Jammu and Kashmir
Lieut Gen Sartaj Singh, GM, General Officer Commanding XV Corps, was operationally responsible for Jammu and Kashmir. His area of responsibility was vast, and he faced two potential enemies, Pakistan and China. Topographically, the state could be divided into four sectors. The northen sector consisted of the district of Ladakh with its administrative seat in Leh, stretching from Chushul to Zojila. This is a region of high mountains, steep, rocky and arid, which rise to about 18,000 to 23,000 feet. Snow and rain are scanty.
Habitation is confined to the narrow valley where water is available from the melting snows. Temperatures are low and often fall below freezing points. Population is sparse. Two roads lead to Leh from the Indian hinterland, one via Zojila to Leh and the other from Kulu to Leh via Rohtang Pass. Both roads remain closed about seven months a year, from November to May. Since the second road was not in service in 1971, the main administrative support had to depend upon the other. Part of this road ran close to the ceasefire line near Kargil, a tehsil headquarters of Ladakh district. This closeness rendered it vulnerable to Pakistani actions either by the capture of the heights dominating the road or by infiltration.
There was a possibility of substantial Chinese aid to Pakistan through the Karakoram highway, which was about to be completed to connect Urumchi in Sinkiang with Gilgit”¦
From Sinkiang, the main Chinese military base, the road communications with Chushul and other points of thrust along the Indus Valley were long and tenuous because of difficult terrain and high altitudes. The maintenance requirements of offensive operations in the region included a sound infrastructure and large tonnages of war material, and this would have taken long to establish. As such it was safer to assume that China, despite its bellicose assurance to Pakistan, would prefer to confine itself to low-key actions in the event of a hot war.
There was a possibility of substantial Chinese aid to Pakistan through the Karakoram highway, which was about to be completed to connect Urumchi in Sinkiang with Gilgit, but it was considered unlikely that Yahya Khan would dare accept such active Chinese participation. It was therefore deduced that Chinese help would be mainly confined to supplying war material, which was likely to be considerably enhanced in the event of war.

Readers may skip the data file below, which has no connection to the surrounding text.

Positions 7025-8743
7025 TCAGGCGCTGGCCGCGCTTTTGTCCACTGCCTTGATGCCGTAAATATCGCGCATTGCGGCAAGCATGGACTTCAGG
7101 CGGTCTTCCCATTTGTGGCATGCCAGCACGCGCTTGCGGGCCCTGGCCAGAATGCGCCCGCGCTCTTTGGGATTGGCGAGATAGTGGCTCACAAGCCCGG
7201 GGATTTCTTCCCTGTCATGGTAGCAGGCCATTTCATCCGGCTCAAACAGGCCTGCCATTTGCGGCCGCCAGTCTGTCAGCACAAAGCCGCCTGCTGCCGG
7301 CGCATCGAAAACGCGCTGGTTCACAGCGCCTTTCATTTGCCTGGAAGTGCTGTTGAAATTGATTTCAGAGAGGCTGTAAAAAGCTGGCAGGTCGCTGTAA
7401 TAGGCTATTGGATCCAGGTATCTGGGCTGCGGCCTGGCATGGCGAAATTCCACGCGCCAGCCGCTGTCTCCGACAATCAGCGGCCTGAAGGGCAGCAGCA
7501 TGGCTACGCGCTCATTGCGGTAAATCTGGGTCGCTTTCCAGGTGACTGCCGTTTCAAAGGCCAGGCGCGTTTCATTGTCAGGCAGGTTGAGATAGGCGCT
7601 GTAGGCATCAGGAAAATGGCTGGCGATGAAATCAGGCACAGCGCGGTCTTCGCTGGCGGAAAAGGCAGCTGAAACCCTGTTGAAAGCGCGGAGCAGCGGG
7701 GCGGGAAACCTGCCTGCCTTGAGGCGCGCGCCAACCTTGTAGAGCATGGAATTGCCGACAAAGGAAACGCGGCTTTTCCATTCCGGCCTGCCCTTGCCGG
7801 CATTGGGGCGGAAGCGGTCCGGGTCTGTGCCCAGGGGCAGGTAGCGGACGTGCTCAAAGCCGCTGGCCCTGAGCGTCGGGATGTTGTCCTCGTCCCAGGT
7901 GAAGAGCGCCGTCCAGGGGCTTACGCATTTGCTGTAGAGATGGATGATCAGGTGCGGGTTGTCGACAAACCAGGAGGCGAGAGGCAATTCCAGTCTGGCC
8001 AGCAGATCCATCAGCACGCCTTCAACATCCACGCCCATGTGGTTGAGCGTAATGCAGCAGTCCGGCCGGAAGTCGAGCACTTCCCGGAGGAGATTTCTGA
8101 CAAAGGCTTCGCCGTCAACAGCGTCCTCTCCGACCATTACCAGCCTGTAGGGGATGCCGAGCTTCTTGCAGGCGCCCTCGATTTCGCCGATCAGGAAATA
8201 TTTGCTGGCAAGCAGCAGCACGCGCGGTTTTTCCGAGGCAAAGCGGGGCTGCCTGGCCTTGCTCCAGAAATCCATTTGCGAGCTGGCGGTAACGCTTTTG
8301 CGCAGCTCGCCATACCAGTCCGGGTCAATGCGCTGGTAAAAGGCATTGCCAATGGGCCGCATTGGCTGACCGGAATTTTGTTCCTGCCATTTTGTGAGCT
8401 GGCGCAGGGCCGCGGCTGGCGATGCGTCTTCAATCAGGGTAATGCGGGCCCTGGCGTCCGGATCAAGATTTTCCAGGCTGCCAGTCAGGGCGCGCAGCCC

The main military bases on the Pakistani side were at Gilgit and Skardu, and they were fed by the railheads at Havelian and Dargai, about 350 miles away. From Gilgit onwards, the Pakistani troops deployed opposite the Partapur and Kargil sub-sectors sectors were served by narrow, low-classification roads which could not sustain major operations.
From Gilgit onwards, the Pakistani troops deployed opposite the Partapur and Kargil sub-sectors sectors were served by narrow, low-classification roads which could not sustain major operations.
Kashmir Valley is the crucible of Kashmiri politics and was a vital objective of Pakistan’s military planners. As such, the threat to the valley both by infiltration and military invasion was strong. The routes of infiltration used in the 1965 conflict, the northern gullies and the passes in the Pir Panjal range, including Haji Pir, were vulnerable. The main axes leading from Pakistan to the valley are from Murree via Muzaffarabad-Nauseri along Kishanganga Valley, Domel-Chakothi-Uri along Jhelum Valley and Kohala-Rawalkot-Hajira-Uri.
Srinagar is connected with Pathankot on the Indian side by a national highway which negotiates the Pir Panjal range through the Jawahar Tunnel near Banihal and is open throughout the year. Srinagar is the hub of communications from where roads lead to the ceasefire line in the directon of Uri, Gulmarg, Tithwal, Kanzalwan and Zojila. Since the fortunes of war influenced the trend of political thinking of the valley’s inhabitants, the defence of the valley assumed greater importance.